Anton BRUCKNER (1824-1896)
Missa Solemnis in B-flat minor, WAB29 (1854) [30:19]
Robert FÜHRER (1807-1861)
Christus factus est, KolF87/14 (1830) [2:38]
Joseph EYBLER (1765-1846)
Magna et mirabilia, IHV108 (1828) [2:52]
Johann Baptist GÄNSBACHER (1778-1844)
Te Deum in D major, Op.45 (1844) [4:14]
Tantum Ergo in B-flat major, WAB44 (1852) [2:21]
Magnificat in B-flat major, WAB24 (1852) [4:31]
Johann Winkel (soprano), Sophie Harmsen (mezzo-soprano), Sebastian Kohlhepp (tenor), Ludwig Mittelhammer (baritone)
Akademie für Alte Musik Berlin/Łukasz Borowicz
rec. 2017, Konzerthaus, Berlin, Germany
ACCENTUS MUSIC ACC30429 [47:04]
As with his numbered Symphonies, Bruckner’s three official Mass settings do not tell the whole story of his output in that genre. Although there is no ‘Mass No. 0’, there are settings by him of the principal rite of the Catholic Church which predate the designated No. 1. One of these is the Missa Solemnis in B-flat minor. The listener will search in vain for any hints of the Masses and Symphonies to come, or even for any echoes of its monumental namesake by Beethoven, however, as this work is a taut and concise setting that follows the models of – and indeed sounds like – the Classical settings by Haydn and Schubert of around fifty years previously. It would be interesting to know how many would guess that Bruckner was the composer if they heard the work without knowing who the composer was.
This release is an invaluable project which reconstructs the circumstances of the Missa’s first performance at the installation of Friedrich Mayr as the Provost of the Abbey of St. Florian on 14 September 1854. It does not particularly aim to shed light forwards on to Bruckner’s subsequent development as the composer of nine of the greatest symphonies of the Romantic era, but it does set the background against which the young composer worked as a fairly prolific exponent of church music as he came to creative maturity.
Łukasz Borowicz’s historically-informed account with the Akademie für Alte Musik Berlin is lithe and balanced, whilst ensuring that the performance remains dignified overall. Rhythmic impulse is present with the nimble tread of the lower string instruments for the opening Kyrie, and the Benedictus, as well as the throbbing accompaniment for the ‘Qui tollis’ section of the Gloria. Heftier sections do not become sententious or ponderous, though there is palpable drama for the Credo’s ‘Et resurrexit’ sequence, and Borowicz maintains a decorously modest pace for the fugues at the end of both that section and the Gloria, avoiding the temptation to create momentum and tension artificially by rushing ahead.
The RIAS Kammerchor play their part in sustaining a solemn, sober account of the work, with their sensitively integrated choral textures which produce an attractive, transparent harmony rather than a competitive jostle for attention as the different lines come into prominence in the contrapuntal passages. Likewise, the soloists make some distinctive contributions, such as Ludwig Mittelhammer in his mellow delivery of the Gloria’s ‘Qui tollis’, and the almost coy rendition of the Benedictus by Sophie Harmsen. But again, their unanimity of ensemble when they sing together stands out most of all.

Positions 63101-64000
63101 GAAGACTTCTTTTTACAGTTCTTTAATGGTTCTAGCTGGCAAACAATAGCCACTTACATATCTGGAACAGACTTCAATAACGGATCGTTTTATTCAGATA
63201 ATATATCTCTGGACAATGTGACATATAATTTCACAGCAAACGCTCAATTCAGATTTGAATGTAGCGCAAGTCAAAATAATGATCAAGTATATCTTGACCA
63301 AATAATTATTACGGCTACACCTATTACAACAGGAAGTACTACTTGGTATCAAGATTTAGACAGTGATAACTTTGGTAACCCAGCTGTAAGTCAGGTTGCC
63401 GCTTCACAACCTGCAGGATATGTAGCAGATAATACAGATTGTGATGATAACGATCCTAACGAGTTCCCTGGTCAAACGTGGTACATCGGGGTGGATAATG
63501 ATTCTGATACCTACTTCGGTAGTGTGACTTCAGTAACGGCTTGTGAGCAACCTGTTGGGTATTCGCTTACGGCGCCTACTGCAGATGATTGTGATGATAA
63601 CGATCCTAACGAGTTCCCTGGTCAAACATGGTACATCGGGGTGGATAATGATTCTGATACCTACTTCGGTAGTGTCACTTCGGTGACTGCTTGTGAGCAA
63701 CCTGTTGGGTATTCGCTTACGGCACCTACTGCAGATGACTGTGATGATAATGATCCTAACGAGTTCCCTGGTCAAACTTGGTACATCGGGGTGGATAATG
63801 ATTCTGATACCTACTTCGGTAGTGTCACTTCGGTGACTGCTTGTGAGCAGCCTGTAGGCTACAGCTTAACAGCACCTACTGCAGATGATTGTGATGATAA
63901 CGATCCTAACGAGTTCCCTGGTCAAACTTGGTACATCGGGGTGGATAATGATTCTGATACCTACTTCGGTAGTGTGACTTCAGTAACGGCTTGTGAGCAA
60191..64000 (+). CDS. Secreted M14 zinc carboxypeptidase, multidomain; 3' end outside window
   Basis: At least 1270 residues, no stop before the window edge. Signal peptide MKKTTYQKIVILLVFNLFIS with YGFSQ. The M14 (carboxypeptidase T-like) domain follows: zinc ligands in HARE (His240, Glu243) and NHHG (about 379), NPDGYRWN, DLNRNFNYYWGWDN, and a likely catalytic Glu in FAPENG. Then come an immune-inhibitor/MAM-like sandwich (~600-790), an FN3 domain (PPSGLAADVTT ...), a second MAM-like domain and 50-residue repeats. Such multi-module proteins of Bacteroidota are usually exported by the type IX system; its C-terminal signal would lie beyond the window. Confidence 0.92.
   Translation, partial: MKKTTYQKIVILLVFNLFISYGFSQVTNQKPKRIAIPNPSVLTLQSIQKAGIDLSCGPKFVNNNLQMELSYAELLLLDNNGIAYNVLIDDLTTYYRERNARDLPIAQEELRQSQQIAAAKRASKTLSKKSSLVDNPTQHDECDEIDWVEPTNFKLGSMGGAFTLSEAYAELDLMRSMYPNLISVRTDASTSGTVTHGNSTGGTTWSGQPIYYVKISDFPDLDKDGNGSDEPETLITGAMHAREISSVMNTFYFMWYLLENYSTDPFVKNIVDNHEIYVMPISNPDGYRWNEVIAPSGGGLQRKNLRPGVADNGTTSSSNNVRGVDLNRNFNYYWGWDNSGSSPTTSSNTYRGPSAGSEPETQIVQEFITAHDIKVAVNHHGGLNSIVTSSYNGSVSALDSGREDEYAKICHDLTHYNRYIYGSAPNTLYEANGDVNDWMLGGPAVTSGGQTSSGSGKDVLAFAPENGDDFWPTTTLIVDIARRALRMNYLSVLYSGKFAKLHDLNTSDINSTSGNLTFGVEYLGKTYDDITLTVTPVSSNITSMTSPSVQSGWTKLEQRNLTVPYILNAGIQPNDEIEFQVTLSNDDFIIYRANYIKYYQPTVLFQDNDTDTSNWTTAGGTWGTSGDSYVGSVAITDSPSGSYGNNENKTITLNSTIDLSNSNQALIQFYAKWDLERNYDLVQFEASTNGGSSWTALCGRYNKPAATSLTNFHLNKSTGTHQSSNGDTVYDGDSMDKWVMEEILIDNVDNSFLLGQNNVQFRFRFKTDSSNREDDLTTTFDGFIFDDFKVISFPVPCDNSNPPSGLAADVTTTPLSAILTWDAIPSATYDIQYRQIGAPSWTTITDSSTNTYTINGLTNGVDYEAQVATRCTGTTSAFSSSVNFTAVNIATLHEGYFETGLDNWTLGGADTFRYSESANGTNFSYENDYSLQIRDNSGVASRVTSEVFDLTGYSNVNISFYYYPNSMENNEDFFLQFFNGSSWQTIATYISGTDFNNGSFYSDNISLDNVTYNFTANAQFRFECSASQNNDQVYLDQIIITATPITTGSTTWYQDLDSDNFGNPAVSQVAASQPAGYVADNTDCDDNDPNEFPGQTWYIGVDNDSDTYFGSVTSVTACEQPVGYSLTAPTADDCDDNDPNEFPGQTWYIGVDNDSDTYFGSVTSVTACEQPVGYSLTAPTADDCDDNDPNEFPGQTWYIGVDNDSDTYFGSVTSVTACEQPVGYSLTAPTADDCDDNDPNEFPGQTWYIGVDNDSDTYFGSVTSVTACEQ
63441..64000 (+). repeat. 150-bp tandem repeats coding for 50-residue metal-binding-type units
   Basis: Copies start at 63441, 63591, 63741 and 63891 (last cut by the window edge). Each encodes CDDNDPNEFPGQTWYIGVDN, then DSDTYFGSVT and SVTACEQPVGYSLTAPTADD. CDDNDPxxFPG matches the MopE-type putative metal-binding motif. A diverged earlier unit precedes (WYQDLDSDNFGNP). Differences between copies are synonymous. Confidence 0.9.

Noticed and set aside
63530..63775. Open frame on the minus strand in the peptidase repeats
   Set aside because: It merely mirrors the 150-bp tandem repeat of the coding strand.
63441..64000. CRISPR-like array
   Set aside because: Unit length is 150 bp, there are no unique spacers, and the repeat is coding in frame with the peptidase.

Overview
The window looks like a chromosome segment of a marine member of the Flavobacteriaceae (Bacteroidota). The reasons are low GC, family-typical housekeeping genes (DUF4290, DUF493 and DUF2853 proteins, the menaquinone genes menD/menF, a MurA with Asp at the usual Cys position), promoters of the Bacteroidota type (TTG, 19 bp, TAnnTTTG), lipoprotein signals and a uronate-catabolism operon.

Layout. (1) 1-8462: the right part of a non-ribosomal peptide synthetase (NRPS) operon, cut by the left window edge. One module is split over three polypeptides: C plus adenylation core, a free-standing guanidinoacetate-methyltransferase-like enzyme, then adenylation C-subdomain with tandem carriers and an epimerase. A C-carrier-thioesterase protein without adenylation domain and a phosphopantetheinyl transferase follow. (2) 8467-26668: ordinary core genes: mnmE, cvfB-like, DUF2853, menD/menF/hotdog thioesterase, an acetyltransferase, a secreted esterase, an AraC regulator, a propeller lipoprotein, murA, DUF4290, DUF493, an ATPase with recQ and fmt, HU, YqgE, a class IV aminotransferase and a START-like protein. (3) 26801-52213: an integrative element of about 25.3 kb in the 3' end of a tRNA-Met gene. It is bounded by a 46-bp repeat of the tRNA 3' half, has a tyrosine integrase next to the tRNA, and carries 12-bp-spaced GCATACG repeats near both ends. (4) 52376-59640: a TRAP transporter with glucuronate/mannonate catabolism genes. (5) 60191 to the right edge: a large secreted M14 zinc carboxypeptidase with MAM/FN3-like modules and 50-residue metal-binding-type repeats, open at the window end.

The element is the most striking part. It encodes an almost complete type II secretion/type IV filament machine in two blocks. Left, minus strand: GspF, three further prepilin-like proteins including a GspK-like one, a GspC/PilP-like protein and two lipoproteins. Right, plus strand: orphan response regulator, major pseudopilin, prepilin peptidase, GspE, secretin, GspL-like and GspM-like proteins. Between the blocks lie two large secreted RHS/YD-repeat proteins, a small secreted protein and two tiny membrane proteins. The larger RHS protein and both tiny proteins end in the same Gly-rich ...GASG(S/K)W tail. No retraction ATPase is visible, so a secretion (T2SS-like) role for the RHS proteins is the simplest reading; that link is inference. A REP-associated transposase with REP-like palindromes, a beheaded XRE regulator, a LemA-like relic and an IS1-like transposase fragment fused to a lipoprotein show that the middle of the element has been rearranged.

Interspersed among the movements of Bruckner’s Missa are a handful of other liturgical settings which were used at the first performance; it is claimed that these are world premiere recordings of the works by the other composers here, as well as of this completion of the particular ‘Tantum Ergo’ setting by Bruckner which is offered. They are not masterpieces, but they are efficient and tuneful settings which receive commendable performances, sympathetically conveying their diligent imitations of the Classical Viennese tradition. Joseph Eybler was a pupil of Mozart, and Magna et mirabilia could almost be mistaken for a work of his. The choir sings that with suitable dignity, in contrast with the fitting sombreness of Robert Führer’s Christus factus est, and the ebullience of Johann Baptist Gänsbacher’s Te Deum.
Not quite all the conditions of that original performance are mimicked, however, as this recording stems from a live, secular performance in a concert hall, with somewhat more performers in the orchestra and chorus than Bruckner would have had at his disposal and using women rather boys in the latter. Nevertheless, the acoustic is spacious and generous, so as not to limit the impact of this appealing music. No words are given in the booklet but, apart from Eybler’s ‘Offertorium’, the compositions here set the standard liturgical texts which can easily be found online. The notes by Bruckner expert Benjamin-Gunnar Cohrs are extensive and informative. These works may not startle, but they offer Brucknerians a fascinating glimpse of another side to this composer which is rarely encountered, and is made all the more intriguing in these exemplary performances.